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September 21, 2015

TSCA:  EPA Releases Final SNUR for HBCD, and EPA’s SNUR Reach Over Imported Article Continues

Bergeson & Campbell, P.C.

The U.S. Environmental Protection Agency (EPA) released on September 17, 2015, a signed final significant new use rule (SNUR) for hexabromocyclododecane or 1,2,5,6,9,10-hexabromocyclododecane (HBCD). Under the final rule, persons who intend to manufacture (including import) or process HBCD for use in consumer textiles (other than for use in motor vehicles) must notify EPA at least 90 days before commencing that activity. EPA notes that in this SNUR, the exemption for persons importing or processing a chemical substance as part of an article does not apply to importers and processors of HBCD as part of a textile article (e.g., as part of a bolt of cloth or part of an upholstered chair). The SNUR will be effective 60 days after publication in the Federal Register.

The final rule designates use of HBCD in consumer textiles (other than for use in motor vehicles) as a significant new use. EPA states that it concluded that the only current use of HBCD for consumer textiles is in motor vehicles. The SNUR does not cover that use or other current uses of HBCD (e.g., in nonconsumer textiles and in building insulation), “not because EPA has determined that these uses are not ‘significant,’ but because they are ongoing and thus not ‘new uses.'”

EPA promulgated the final SNUR as proposed with two important changes. The first change is the scope of the exemption for persons who import or process HBCD as part of an article. In its March 26, 2012, proposed rule, EPA proposed to make the exemption at 40 C.F.R. Section 721.45(f) completely inapplicable, meaning that importers and processors of HBCD as part of any article would be subject to the SNUR. In the final SNUR, the exemption is inapplicable only to importers and processors of HBCD as part of textile articles. The second change from the proposed rule is EPA’s clarification to the proposed definition of “consumer textile.” In the course of considering comments on the proposed rule, EPA revised the definition of consumer textile, reportedly to clarify it. The final definition, with redlining to show changes from the proposal, is:

Consumer textile means any cloth, fabric, or other item produced during a the milling process for textiles (including spinning, weaving, knitting, felting, or finishing), consisting in whole or as part of a product that is sold to or made available either as a product or as part of a product, to a private individual who uses it the product in or around a permanent or temporary household or residence, during recreation, or for any personal use or enjoyment. Consumer textiles can include, but are not limited to, bolts of cloth and draperies, as well as and textiles that are part of upholstered household furniture and mattresses.

According to EPA, because there are milling processes that do not relate to textiles, it clarified the final definition so that only items produced during milling processes for textiles are covered. Under the final definition, the textile itself can be a consumer textile, and the textile need not be part of a larger product like a mattress. Although EPA does not discuss the change, it also inserted “can” into the last sentence, which now reads “[c]onsumer textiles can include…”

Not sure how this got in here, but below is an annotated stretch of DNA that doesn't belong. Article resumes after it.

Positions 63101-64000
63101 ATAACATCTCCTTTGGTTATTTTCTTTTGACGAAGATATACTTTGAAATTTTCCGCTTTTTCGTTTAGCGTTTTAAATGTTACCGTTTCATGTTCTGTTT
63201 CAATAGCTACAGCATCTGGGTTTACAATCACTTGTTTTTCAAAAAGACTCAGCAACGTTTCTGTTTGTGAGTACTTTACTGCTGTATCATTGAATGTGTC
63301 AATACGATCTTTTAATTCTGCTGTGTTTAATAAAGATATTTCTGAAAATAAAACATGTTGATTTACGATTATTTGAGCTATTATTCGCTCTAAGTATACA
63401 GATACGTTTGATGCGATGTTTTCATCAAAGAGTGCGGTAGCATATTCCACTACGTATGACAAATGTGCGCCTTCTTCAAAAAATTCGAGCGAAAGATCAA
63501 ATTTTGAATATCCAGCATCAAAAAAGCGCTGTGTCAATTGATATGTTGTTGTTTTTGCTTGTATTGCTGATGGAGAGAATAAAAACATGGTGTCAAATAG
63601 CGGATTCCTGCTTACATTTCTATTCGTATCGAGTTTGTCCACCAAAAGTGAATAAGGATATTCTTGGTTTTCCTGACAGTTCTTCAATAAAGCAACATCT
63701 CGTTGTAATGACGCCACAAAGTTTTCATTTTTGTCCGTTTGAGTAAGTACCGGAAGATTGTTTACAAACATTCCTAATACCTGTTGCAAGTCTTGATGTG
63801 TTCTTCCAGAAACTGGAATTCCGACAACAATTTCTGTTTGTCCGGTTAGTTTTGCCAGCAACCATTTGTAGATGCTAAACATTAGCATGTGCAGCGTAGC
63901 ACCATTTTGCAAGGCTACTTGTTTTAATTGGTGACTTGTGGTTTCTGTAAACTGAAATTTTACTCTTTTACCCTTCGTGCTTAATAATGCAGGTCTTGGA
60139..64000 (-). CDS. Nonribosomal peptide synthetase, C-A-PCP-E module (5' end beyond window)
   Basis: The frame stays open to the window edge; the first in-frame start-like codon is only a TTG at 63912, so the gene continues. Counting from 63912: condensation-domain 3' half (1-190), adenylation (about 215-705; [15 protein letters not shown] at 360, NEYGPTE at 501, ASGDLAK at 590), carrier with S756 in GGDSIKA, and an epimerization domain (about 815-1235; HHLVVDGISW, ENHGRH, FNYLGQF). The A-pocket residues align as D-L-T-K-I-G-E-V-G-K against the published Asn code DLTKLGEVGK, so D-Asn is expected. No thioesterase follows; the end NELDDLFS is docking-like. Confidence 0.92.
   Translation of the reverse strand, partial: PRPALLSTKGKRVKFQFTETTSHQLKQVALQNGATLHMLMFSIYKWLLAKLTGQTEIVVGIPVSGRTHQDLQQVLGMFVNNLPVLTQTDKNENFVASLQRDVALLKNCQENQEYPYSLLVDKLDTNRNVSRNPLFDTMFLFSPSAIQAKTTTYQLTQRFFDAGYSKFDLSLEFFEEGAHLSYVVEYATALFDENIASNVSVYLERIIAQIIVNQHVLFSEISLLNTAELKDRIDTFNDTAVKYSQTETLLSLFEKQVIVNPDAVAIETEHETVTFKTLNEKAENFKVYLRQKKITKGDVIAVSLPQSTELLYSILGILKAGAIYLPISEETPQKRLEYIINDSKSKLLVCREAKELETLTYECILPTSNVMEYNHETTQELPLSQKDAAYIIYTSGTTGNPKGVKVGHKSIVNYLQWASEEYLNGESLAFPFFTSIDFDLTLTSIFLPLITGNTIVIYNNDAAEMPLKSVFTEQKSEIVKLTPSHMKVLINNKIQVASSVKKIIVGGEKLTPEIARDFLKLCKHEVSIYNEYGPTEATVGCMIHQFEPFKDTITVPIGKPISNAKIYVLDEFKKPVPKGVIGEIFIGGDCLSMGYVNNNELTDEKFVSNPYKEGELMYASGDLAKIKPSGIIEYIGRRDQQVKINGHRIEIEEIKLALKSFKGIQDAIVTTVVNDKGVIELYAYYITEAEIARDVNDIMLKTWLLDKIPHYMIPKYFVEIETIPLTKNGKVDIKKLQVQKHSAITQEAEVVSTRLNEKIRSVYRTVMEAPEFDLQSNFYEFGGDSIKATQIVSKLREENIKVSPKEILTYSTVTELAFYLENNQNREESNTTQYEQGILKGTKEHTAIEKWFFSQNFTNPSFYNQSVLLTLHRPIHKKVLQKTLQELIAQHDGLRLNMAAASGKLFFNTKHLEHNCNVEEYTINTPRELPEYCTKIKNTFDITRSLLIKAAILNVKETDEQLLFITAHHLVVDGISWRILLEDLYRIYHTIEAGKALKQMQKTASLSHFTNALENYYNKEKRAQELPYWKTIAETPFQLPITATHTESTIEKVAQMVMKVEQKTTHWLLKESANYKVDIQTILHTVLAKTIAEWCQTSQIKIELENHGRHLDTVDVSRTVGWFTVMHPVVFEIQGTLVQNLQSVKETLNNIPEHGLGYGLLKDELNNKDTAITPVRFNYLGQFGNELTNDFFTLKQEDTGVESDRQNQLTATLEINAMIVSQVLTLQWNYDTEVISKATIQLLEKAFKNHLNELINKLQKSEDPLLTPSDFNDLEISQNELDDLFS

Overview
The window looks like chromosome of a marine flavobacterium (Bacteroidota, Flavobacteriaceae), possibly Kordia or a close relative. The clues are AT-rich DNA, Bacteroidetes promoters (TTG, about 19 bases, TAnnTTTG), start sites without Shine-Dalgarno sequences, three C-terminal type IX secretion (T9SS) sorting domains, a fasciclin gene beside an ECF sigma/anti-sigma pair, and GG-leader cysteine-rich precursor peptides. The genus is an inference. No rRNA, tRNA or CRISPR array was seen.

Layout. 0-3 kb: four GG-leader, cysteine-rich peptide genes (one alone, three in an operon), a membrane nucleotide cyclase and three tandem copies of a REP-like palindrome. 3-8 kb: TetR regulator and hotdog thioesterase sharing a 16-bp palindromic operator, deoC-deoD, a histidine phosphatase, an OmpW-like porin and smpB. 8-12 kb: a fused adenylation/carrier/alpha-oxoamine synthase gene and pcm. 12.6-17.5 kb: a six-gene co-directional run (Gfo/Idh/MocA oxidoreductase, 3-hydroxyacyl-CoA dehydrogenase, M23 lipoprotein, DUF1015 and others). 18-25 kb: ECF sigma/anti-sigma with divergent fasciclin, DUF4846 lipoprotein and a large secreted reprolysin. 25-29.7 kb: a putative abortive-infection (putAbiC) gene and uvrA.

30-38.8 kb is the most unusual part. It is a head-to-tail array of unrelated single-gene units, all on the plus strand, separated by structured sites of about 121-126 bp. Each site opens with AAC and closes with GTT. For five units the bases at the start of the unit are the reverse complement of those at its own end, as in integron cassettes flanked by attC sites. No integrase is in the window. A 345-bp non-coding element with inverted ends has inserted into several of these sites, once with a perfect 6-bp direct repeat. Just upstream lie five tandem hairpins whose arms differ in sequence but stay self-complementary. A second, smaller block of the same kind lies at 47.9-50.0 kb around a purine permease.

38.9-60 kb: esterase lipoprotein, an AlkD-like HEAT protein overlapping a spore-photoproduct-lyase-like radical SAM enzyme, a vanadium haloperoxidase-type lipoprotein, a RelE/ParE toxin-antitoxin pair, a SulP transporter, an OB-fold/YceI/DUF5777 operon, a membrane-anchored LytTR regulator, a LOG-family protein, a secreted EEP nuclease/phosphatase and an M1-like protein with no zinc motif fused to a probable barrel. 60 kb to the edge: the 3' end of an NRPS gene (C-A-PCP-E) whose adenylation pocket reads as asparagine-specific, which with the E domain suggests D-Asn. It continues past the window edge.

The final SNUR is unremarkable except for its treatment of import or processing of HBCD textile articles. In response to comments, EPA narrowed the scope from the proposed “articles” to “textile articles” in the final rule. This scope is nonetheless broader than the SNUR’s domestic production and use scope of “consumer textiles, except for use in motor vehicles.” EPA attempts to explain the need for this difference by noting its concern that “undifferentiated textiles (e.g., the type of textiles that could be for a consumer use or a non-consumer use), could be imported or processed and distributed in commerce for consumer use without notification to the Agency.” While it seems clear based on the apparent absence of comments that HBCD is no longer used domestically in producing consumer textiles, it is used to produce such textiles used in motor vehicles. HBCD is also currently used to produce textiles for other uses, including, as discussed in the final rule preamble, for commercial, industrial, institutional, and military uses. Perhaps the absence of comments indicates that importation or processing of motor vehicle and non-consumer HBCD textiles is in fact not ongoing and thus appropriate for inclusion in the SNUR’s coverage. Then again one could wonder whether, given the complexities involved, the point was either overlooked or not clearly understood by commenters.

This is the third recent final rule that by our count applies to imported articles containing substances subject to a SNUR. The other SNURs concern long-chain perfluoroalkyl carboxylate (LCPFAC) chemical substances and benzidine-based chemicals. More information concerning these SNURs can be found in Bergeson & Campbell, P.C.’s earlier memoranda: “TSCA: EPA Proposes a Significant New Use Rule That Would Close a Chapter on Perfluorinated Chemicals“; “EPA Announces Final Rule Concerning Perfluoroalkyl Sulfonates and Long-Chain Perfluoroalkyl Carboxylate Chemical Substances“; and “TSCA – EPA Signs Final SNURs and Signals Narrowing of Article Exemption.” The current action on HBCD is limited to imported textile articles, while the LCPFAC SNUR is limited to imported carpet. In contrast, the benzidine-based chemicals SNUR is broader in that it is not limited to certain articles. Given EPA’s clear interest in more broadly applying SNURs to imported articles, this issue and EPA’s approach will continue to evolve.